Hopes that expansionary fiscal policies from the government of newly elected President Moon Jae-In would boost the economy pushed up the South Korean won , while global risk sentiment strengthened on a rise in oil prices, further supporting the currency.The won was quoted at 1,128.0 against the dollar as of 0246 GMT, up 0.7 percent versus Wednesday’s close of 1,135.8. The risk-on mood also drove a rebound in South Korean shares after Wednesday’s sharp losses, with the Korea Composite Stock Price Index (KOSPI) up 0.9 percent at 2,289.74 points.
Min Gyeong-won, a foreign exchange analyst at NH Futures, noted market participants’ expectations for expansionary fiscal policy, but added: “While the market is betting on stronger won, there has to be a decisive momentum in the market for the currency to rise past the 1,130 level and hold on to the new level,” Min said.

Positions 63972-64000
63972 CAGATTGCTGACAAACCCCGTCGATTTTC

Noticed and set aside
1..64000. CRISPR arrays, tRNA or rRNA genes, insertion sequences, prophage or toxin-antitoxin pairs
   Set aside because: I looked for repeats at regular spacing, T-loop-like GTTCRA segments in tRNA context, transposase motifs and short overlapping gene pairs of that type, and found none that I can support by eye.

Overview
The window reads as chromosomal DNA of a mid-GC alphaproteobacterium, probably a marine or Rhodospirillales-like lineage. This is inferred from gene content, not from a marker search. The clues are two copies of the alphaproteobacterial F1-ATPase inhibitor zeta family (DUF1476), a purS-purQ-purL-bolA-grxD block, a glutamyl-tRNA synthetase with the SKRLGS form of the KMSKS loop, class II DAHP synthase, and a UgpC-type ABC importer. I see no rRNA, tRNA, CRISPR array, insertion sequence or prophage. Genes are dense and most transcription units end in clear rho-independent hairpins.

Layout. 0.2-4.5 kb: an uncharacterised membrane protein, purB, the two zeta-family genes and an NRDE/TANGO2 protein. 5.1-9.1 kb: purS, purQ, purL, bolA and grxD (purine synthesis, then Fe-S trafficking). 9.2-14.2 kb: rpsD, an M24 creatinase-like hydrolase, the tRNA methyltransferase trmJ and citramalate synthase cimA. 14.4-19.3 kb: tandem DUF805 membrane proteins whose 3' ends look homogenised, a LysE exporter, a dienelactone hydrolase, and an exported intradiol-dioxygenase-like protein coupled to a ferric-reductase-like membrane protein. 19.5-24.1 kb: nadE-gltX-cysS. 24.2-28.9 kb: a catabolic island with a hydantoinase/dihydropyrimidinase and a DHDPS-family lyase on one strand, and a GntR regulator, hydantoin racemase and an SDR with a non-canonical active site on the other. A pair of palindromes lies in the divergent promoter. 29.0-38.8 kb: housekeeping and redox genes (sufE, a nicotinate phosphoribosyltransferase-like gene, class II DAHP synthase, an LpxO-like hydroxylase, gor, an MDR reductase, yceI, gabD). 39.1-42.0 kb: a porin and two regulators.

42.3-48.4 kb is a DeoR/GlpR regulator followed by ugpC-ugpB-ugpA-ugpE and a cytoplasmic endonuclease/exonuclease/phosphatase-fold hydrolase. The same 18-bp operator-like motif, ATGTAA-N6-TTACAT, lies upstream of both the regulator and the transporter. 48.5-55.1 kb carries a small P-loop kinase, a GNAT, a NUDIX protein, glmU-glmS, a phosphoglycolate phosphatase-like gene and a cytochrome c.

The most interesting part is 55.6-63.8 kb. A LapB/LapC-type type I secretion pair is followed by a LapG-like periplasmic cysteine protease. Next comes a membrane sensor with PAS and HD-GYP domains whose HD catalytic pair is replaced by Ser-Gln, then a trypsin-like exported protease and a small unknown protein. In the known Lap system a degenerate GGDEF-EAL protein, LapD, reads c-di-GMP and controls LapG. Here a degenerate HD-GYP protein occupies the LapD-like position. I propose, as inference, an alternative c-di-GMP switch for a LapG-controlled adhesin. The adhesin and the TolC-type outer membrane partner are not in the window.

“Market players’ wait-and-see approach to the Federal Reserve’s rate movements for the year is holding the dollar, preventing a firm gain by the won.” Offshore investors were set to end a four-day buying spell, selling a net 16.8 billion Korean won ($14.84 million) worth of KOSPI shares near mid-session.
But LG Electronics gained over 3 percent, helped by foreign buying, while shares of Samsung SDI rose 4.2 percent on tech sector optimism. Advancing issues outnumbered declining ones by 474 to 323. June futures on three-year treasury bonds gained 0.03 point to 109.23.
(Reporting by Dahee Kim; Editing by Eric Meijer)